Do you remember what it was like as a child to experience the hot days of summer, the get-togethers with friends, swimming at the beach, camping, traveling, and thinking this kind of life could go on forever? Then the realization dawned on you that those days were about over and school was beckoning. Ah, yes, to give up your wonderful laid-back days of freedom and no homework.

Getting ready for school was a big event. My sisters and I would shop at a department store and spend the money we had saved during the summer to buy lunch boxes, notebooks, pens, pencils, paper, and whatever else we thought we might need. At that time in history, they didn’t sell backpacks for school or those would have been on our lists, too. My parents would buy us new clothes and shoes. Once all of this was accomplished in August, we were on countdown for the first day of school which started the day after Labor Day. The first day was always a little nerve-wracking, especially if it was the year you started changing classes and having different teachers for different subjects. I liked school, books, studying, and learning new things, so I was filled with anticipation when the day arrived.

Due to COVID-19, everything has changed. Our daily motto is to “wear a mask, stay six feet apart, and wash your hands frequently.” There is a big controversy over whether or not masks are healthy for you. I have read a lot on both sides of the issue from medical specialists and they can’t agree, either. For parents with young children, they are unsure whether sending their children to school with masks will be effective. Young children are apt to pull off the masks, play with the elastic, and most likely will want to swap their mask for their friend’s mask that might be more interesting or colorful. There may even be some situations where students cannot wear masks due to a medical condition. Children staying six feet apart will not be able to share projects or swap crayons or books. At most schools, parents must drop their children off at the front door where someone will meet them and take their temperatures to check for fevers. The parents are not allowed to go inside. Nothing about this pandemic is easy.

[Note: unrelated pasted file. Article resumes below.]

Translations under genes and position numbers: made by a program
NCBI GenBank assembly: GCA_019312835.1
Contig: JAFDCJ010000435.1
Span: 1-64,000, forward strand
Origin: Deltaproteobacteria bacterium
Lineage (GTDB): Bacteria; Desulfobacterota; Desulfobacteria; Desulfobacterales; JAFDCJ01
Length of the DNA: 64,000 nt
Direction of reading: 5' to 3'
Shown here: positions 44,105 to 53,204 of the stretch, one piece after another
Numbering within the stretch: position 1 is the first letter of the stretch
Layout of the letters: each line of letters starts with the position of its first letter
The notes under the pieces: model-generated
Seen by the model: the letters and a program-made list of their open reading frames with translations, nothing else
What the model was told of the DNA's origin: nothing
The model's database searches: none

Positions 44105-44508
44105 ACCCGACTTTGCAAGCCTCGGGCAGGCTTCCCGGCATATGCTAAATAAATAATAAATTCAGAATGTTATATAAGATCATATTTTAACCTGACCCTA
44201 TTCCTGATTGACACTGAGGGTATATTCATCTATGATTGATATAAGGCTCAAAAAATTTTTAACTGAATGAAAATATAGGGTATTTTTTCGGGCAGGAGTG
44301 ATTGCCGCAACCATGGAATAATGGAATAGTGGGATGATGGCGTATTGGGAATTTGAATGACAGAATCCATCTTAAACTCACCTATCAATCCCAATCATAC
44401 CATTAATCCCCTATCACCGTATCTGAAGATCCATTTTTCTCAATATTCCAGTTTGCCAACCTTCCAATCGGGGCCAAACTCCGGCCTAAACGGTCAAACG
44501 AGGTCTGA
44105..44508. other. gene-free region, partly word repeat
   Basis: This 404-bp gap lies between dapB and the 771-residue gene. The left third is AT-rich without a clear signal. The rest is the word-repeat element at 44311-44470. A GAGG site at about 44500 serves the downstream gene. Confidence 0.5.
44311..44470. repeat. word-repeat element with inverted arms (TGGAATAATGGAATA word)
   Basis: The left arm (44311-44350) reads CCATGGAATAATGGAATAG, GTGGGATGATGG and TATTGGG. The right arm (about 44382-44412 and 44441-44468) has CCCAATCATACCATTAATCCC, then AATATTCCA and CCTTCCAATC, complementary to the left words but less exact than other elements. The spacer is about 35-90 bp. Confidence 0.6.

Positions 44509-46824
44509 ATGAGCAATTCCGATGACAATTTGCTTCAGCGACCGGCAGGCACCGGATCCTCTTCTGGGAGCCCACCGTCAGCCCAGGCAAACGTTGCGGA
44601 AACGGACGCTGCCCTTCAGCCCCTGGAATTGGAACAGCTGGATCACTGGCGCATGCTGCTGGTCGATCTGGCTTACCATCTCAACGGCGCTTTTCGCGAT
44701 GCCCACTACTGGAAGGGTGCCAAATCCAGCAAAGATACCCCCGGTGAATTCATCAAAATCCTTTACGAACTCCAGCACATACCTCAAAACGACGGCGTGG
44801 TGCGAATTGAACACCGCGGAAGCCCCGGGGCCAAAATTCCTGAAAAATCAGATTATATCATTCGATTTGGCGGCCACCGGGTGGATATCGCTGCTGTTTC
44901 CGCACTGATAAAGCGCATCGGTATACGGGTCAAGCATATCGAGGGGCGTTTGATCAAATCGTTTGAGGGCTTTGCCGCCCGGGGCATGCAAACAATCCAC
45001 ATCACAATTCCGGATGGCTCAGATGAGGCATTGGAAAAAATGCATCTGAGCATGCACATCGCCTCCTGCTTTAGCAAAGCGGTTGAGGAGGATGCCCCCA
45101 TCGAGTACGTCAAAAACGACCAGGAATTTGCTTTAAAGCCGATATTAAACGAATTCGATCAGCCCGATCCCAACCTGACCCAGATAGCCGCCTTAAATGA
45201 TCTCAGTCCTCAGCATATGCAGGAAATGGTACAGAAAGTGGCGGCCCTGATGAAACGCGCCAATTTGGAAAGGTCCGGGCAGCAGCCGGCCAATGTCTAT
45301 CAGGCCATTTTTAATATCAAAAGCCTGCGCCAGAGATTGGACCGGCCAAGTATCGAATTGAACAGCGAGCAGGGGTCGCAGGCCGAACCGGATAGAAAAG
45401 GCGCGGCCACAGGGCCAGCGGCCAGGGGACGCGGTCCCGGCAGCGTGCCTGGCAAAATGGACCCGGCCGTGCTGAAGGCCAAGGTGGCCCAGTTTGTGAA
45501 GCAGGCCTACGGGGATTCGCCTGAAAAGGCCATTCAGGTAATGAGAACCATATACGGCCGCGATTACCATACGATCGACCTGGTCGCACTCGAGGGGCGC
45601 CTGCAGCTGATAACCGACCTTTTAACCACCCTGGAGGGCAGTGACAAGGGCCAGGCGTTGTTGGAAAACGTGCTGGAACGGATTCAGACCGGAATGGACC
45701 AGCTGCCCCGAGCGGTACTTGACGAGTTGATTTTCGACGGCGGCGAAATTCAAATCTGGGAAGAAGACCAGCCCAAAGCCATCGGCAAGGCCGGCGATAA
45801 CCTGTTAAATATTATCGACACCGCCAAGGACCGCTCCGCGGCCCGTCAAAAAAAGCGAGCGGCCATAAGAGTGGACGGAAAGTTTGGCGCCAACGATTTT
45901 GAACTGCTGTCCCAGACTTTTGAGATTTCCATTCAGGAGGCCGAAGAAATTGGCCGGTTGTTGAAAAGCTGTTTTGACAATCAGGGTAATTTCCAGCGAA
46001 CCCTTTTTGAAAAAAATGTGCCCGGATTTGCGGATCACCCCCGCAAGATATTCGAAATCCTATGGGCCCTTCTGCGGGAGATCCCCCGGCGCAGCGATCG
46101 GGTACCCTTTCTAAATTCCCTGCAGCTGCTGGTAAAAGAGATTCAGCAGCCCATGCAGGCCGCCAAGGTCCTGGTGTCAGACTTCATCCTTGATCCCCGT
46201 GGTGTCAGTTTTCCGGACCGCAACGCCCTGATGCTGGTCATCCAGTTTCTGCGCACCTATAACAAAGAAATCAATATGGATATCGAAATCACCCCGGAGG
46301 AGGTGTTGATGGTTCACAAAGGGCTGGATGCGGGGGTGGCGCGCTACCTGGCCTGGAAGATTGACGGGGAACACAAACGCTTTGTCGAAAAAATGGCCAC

School openings for 2020 will be different for everyone across the country. In Vermont, school will start on Sept. 8. For parents, there has been confusion and anxiety over whether to send their children back to school at this point. For some, it is a no-win situation. The parents must go back to work to pay their bills.

One of our local districts, the Kingdom East School District (Kingdom East), includes schools in Burke, Concord, Lunenburg, Lyndon, Newark, Sutton and Union District #37 (Millers Run: Sheffield and Wheelock). Superintendent Jen Botzojorns has been relaying information via videos on Facebook to answer questions. There are three options for learning this year: in-person learning at each school; a virtual academy called Kingdom East Virtual Academy (KEVA); or homeschooling through the state of Vermont. All students and teachers must wear cloth masks if they are going to physically attend school.

Superintendents, teachers, and their teams have all been working very hard to make sure that whatever option is chosen will be a good one for your child. Teachers are faced with making classrooms safe for those attending in person. They have been working with the results of surveys, talking with parents, and planning lessons to comply with all rules. There will be separate teachers for children physically going to school and those attending KEVA. The teachers will not work in both places.

In an article for WCAX written by Cat Viglienzoni and Olivia Lyons and updated on Aug. 12, Gov. Phil Scott said, “Many of our kids are not doing okay.” He believes that “…the state’s students need to return to school in the fall to help meet their developmental needs and their families’ work situations.”

It has been noted throughout the country that young children are not as likely to contract COVID-19 or to transmit it to others. Vermont Health Commissioner Dr. Mark Levine said in an article by Maleeha Syed and Joel Banner Baird in the Burlington Free Press on July 28, that “Children are quite resilient and can meet new norms of behavior.”

Kingdom East has requested once parents choose one of the three plans that they adhere to it for the entire school year rather than having students switch back and forth depending on COVID conditions. Obviously, a time could arise when it would be in the best interests of a child to switch, but that would depend on each situation.

Whatever mode of learning parents choose for their child, they will be spending some sleepless nights wondering if they did the right thing. Only time will tell. Everyone should understand that the decision made by one family may not be the correct decision for another family. Teachers, parents, and students will need to work together as situations develop.

Life is a journey. Only with patience and fortitude will we all be able to get through this pandemic together.